Chemical manufacturers, importers and distributors must comply with new hazard classifications and the classifications of chemical mixtures on their labels by June 1, 2015. Distributors may ship chemicals labeled by manufacturers under the old systems until December 1, 2015. During the transition period, chemical manufacturers may use either labeling system and that is why employers are required to train their employees to recognize the new labels and SDS documents.
Note: The Asmark Institute video team updated the Hazard Communication training program last year and the new GHS-compliant training program was included in your DVD exchange completed last December. Please check your training schedule to make sure that your facility has completed this training before the December 1, 2013 deadline.
Illinois Signs Truck Scale Legislation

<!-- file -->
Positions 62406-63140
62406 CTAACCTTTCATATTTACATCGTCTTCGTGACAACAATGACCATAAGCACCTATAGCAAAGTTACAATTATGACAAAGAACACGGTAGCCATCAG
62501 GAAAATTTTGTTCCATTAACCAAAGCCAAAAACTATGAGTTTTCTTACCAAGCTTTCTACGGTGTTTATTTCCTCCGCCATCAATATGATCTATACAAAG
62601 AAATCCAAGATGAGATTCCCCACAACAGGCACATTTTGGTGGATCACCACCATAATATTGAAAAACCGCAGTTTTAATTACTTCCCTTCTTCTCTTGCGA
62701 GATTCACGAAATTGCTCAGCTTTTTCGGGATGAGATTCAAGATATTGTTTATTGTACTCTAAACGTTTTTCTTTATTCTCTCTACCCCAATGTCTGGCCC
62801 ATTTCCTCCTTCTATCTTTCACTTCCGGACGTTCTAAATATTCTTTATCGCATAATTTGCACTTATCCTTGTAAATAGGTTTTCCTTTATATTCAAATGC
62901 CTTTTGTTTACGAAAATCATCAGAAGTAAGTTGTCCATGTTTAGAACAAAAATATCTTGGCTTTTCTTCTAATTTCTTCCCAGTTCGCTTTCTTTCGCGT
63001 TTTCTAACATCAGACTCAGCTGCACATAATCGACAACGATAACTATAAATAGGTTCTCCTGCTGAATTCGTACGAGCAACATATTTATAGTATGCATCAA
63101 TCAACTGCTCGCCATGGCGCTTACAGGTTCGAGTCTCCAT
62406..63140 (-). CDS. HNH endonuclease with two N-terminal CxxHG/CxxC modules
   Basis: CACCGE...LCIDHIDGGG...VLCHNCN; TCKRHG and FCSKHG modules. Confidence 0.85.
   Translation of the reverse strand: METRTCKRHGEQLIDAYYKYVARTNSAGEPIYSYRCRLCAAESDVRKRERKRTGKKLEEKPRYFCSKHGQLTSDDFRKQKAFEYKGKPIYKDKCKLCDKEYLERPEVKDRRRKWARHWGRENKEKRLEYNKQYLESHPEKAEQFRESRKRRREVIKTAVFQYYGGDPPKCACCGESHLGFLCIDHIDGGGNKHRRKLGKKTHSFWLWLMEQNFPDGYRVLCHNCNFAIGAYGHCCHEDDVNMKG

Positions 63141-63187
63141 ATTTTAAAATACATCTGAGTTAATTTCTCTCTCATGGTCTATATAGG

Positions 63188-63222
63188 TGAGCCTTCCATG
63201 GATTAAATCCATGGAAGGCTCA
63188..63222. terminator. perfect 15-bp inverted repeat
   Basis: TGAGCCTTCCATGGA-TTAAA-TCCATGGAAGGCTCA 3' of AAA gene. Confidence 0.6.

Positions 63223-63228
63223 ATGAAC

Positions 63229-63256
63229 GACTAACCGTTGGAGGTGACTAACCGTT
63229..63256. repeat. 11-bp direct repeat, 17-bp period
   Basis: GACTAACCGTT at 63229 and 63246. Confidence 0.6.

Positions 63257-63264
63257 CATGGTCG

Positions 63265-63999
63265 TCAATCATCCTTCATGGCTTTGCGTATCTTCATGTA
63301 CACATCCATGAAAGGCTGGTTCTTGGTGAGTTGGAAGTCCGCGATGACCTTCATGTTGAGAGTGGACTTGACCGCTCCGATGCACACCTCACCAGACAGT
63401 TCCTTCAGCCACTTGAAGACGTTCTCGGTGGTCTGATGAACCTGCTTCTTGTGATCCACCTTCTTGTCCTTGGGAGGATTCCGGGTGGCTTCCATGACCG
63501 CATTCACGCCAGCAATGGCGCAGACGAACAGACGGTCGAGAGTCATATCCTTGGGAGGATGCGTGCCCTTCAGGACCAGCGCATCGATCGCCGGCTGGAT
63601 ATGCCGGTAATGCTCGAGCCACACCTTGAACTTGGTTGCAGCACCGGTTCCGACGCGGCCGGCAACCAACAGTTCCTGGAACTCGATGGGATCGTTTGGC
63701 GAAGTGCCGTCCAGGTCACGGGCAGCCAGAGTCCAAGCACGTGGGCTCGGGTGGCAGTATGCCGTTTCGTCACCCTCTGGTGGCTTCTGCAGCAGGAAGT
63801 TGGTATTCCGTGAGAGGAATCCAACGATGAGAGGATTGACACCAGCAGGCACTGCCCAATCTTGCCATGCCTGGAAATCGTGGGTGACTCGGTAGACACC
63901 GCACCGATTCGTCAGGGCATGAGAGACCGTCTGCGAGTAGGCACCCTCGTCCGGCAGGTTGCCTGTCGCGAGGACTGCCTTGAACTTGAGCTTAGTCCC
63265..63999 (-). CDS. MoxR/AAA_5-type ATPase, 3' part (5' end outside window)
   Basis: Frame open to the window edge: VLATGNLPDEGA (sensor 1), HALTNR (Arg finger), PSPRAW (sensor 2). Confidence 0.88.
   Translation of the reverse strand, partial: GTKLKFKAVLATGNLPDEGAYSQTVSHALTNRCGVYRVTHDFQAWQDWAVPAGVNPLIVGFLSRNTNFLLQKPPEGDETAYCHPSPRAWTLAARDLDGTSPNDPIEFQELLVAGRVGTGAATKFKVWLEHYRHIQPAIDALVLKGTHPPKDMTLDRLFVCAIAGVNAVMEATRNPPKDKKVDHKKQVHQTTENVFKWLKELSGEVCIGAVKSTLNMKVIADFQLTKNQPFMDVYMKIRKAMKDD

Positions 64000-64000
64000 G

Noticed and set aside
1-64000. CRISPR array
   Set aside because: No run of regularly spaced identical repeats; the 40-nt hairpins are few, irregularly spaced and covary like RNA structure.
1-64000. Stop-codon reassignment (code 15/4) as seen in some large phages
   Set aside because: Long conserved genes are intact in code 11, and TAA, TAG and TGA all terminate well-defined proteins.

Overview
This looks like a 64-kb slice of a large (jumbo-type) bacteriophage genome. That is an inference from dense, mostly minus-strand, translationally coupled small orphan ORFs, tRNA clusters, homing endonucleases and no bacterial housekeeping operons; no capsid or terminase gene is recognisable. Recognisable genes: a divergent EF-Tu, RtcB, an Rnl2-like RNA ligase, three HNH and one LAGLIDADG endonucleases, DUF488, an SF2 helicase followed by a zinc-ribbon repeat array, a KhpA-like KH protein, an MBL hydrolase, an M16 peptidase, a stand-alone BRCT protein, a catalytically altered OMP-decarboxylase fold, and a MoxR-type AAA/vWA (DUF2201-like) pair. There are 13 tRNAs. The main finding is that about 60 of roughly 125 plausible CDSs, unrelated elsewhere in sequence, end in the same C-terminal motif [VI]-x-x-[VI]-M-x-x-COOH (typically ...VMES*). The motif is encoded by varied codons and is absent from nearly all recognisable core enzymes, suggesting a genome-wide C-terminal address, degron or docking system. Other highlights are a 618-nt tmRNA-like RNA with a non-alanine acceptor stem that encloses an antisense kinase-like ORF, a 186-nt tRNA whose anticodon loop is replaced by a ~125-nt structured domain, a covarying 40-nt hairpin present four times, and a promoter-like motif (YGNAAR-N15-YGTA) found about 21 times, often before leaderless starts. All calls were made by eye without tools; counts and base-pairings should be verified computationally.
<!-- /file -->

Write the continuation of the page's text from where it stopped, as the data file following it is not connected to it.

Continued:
During Ag Day recently at the Illinois State Fair, Governor Pat Quinn signed legislation making changes to the Illinois Department of Agriculture (IDOA) Weights & Measures Act. These changes were the result of cooperative negotiations with IDOA. The legislation assures the following:
  • Truck scales that have been certified by IDOA as of July 1, 2012 do not need to produce a Certificate of Conformance;
  • The word "new" is removed from the Act; all truck scales must meet Handbook 44 standards for accuracy and change of ownership does not trigger any new requirements on scale owners so long as the scale meets accuracy standards.
  • If a truck scale is missing its identification tag, you can now work through IDOA to receive a new identification plate for tracking purposes.